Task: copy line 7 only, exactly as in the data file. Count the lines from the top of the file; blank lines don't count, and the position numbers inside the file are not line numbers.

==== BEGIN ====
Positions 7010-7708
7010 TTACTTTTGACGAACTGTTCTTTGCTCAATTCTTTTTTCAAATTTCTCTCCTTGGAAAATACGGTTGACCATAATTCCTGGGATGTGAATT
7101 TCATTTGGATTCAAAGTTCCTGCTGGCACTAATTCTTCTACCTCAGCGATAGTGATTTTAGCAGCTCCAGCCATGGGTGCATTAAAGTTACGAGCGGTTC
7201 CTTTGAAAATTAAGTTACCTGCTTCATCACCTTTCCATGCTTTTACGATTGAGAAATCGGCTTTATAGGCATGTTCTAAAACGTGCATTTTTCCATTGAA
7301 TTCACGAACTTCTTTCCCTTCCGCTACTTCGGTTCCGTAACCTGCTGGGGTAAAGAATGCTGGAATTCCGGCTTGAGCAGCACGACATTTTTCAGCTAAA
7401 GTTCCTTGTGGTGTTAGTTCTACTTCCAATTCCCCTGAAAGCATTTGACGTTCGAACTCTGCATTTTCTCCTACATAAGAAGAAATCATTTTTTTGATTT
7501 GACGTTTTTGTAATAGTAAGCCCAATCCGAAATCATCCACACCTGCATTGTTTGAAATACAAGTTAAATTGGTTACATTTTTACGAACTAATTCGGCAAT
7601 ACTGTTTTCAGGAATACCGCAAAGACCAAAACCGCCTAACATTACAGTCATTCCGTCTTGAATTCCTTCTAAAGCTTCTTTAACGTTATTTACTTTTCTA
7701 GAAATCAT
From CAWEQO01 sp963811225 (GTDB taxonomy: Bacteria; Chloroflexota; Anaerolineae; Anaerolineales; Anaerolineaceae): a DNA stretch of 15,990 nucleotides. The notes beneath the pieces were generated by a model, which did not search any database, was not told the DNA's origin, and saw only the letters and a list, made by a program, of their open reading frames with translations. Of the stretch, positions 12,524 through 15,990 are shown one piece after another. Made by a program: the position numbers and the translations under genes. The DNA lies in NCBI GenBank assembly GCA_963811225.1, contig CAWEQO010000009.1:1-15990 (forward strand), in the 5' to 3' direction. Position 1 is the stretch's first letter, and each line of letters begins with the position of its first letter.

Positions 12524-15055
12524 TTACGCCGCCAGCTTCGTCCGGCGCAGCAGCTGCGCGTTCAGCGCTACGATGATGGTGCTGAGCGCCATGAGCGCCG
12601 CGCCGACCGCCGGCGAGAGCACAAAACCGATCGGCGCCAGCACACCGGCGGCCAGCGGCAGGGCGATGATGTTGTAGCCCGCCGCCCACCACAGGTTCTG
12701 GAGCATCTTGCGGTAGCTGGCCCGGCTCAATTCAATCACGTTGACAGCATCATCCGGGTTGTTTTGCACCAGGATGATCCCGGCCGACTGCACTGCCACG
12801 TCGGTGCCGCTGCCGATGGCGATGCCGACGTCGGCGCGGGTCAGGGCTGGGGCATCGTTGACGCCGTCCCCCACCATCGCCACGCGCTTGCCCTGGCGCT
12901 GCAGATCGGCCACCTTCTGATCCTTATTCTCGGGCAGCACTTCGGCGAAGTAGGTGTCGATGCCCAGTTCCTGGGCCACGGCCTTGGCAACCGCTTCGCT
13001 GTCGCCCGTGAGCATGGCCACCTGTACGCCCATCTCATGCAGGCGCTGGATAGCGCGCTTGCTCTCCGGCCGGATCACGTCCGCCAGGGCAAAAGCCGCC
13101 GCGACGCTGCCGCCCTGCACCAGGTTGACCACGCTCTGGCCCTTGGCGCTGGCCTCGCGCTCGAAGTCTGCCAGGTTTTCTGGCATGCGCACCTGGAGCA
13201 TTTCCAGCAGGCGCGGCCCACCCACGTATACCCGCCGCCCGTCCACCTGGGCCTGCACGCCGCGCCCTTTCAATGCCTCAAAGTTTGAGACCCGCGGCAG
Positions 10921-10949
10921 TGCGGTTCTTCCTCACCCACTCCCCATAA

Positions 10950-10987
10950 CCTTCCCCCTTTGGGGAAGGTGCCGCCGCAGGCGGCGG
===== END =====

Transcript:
7501 GACGTTTTTGTAATAGTAAGCCCAATCCGAAATCATCCACACCTGCATTGTTTGAAATACAAGTTAAATTGGTTACATTTTTACGAACTAATTCGGCAAT